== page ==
Isn't that basically all consumerism? We -gamers- do also "contribute" to the "greed" of, say, EA.
Crypto is an inefficient mess, imo, but the philosophy behind it is, if anything, more fair and anti-greed than how the current fiat systems work.
Posted on Reply
#31
theoneandonlymrk
Shihabyooo
Isn't that basically all consumerism? We -gamers- do also "contribute" to the "greed" of, say, EA.
Crypto is an inefficient mess, imo, but the philosophy behind it is, if anything, more fair and anti-greed than how the current fiat systems work.
It's simpler than that.

Man dint get toy.

Man stomps feet.

Calls other man.
Posted on Reply
#32
Totally
the54thvoid
Yeah but Monero is about to release code that will stop Bitmain's ASIC's from mining that crypto. The ASIC's can be, and have in the past, been pushed out by simple code. These ASIC's are great for us GPU buyers but not so for the currency's they are designed to farm. If the crypto's designer does not want an ASIC to work, it's capable of stopping it.
Curious, Why would they not want asic to work?
Posted on Reply
#33
silkstone
Ideologically speaking, ASIC miners go against what crypto is meant to be all about, decentralization. While it will still be decentralized, it won't be as much as it was and the proceeds will be under greater control of the bigger fish/whales.

On the other hand, it is more efficient and reduces reliance on GPUs which is good very both for the enthusiast community and the environment.

On a personal note, I do have a few cards mining and I will not be 'butt-hurt' when it becomes unprofitable to mine. When I started, I knew that would be the eventuality and I have plans for my GPUs aside from mining.
Posted on Reply
#34
Tartaros
Totally
Curious, Why would they not want asic to work?
This machines only work for mining, is not like a gpu that still have sell value after using or can be used to do other tasks. Also it would raise the difficulty of mining exponentially, in the end the hardware market for mining would be reduced to those manufacturers who just do specific mining hardware so there a chance of oligopoly. It would be pretty much what the ram/nand industry is nowadays.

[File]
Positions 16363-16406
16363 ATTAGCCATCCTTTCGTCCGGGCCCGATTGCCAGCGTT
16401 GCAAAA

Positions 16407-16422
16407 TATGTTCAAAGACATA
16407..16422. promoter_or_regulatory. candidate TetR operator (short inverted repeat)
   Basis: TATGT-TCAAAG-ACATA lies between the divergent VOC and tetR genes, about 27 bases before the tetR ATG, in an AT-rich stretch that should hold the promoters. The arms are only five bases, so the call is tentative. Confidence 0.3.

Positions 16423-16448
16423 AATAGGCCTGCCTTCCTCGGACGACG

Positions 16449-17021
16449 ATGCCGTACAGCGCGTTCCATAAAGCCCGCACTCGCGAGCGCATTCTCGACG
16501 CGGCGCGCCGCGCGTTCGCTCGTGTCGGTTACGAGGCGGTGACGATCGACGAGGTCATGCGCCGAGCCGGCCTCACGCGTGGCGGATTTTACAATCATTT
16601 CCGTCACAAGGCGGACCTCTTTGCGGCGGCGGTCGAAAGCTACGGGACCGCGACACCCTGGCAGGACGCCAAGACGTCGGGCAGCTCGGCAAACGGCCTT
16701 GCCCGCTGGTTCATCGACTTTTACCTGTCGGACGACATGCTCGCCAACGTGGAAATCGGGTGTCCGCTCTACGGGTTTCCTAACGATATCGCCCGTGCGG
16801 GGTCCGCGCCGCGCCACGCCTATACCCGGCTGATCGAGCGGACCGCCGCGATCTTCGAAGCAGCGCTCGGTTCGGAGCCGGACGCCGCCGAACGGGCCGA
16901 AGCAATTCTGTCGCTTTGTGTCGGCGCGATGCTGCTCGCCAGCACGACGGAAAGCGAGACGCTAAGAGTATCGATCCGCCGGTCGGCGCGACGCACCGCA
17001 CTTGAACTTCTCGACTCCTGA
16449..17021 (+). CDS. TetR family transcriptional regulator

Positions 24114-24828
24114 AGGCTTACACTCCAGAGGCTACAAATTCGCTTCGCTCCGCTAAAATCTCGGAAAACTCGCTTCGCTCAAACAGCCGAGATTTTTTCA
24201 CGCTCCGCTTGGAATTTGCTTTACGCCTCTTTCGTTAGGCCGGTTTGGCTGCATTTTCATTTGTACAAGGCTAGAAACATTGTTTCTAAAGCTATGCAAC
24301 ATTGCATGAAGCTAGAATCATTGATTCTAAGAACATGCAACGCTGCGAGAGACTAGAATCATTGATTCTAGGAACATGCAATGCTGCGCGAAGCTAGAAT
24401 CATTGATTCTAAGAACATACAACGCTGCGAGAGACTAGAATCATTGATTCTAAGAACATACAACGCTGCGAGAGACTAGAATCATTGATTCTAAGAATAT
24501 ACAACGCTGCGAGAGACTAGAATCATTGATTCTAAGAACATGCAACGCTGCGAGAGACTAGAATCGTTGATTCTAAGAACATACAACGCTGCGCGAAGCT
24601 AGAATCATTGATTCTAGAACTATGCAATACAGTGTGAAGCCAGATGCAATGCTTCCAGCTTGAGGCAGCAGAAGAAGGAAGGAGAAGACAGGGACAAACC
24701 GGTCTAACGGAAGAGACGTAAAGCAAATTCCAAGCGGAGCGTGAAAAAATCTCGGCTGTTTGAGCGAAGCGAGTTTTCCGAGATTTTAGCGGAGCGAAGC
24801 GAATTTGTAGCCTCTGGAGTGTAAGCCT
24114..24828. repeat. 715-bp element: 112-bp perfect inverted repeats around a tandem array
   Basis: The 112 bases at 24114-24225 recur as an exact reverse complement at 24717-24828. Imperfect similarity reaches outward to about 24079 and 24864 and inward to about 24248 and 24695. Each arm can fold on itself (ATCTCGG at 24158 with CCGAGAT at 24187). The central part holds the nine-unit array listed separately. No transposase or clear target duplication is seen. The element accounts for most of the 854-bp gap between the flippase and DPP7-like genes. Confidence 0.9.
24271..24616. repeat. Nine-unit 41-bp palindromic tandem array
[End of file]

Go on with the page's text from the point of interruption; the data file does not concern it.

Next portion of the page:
Posted on Reply
#35
TheGuruStud
So much salt for not investing when they could and can't afford a new GPU...
Posted on Reply
#36
domaru
trparky
About time! Bring on the cheap video cards!!!
The issue is that i.e. TSMC is now doing more chips for Bitmain than for nVidia (Pascal and Volta) therefore it might be that nVidia will not be able to get so many chips (due to FAB capacity problems) to meet the demand and the prices will remain high.
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#37
iO
Lets hope they learnt their lesson with Bitcoin and made an ASIC which isnt specific to ethash but more like a general purpose compute chips similar to a GPU. Capable of mining everything.

And killing off most GPU mining for good.
Posted on Reply
#39
dozenfury
I'm guessing most professional investors have already factored in the 10-20% temporary revenue boost from the gpu mining gold rush for AMD and NV. They aren't going to invest based on a short-term very fragile boost like that.

And with or without these ASIC miners reality is that the sales and production of cards already done in the past few months has driven difficulty through the roof. That combined with the coin price drops which are heavily related to the increased mining throughput and difficulty, and mining is barely 1/3 as profitable as it was. Two or three more months of difficulty increasing at the same rate (and maybe sooner than that) and it will be in the same situation as Bitcoin where only industrial-scale mining is profitable anymore. It would take a massive spike in gpu-mined coin values to overcome the difficulty increases since December. And everyday that doesn't happen while difficulty continues to climb only makes that comeback less likely.
Posted on Reply
#40
trparky
Shihabyooo
Isn't that basically all consumerism? We -gamers- do also "contribute" to the "greed" of, say, EA.
I don't buy games from game studios that I feel are taking advantage of gamers. For example... Loot boxes. I won't buy games with them in it, they are nothing more than a cash grab and one that we as gamers need to show that we won't be abused with.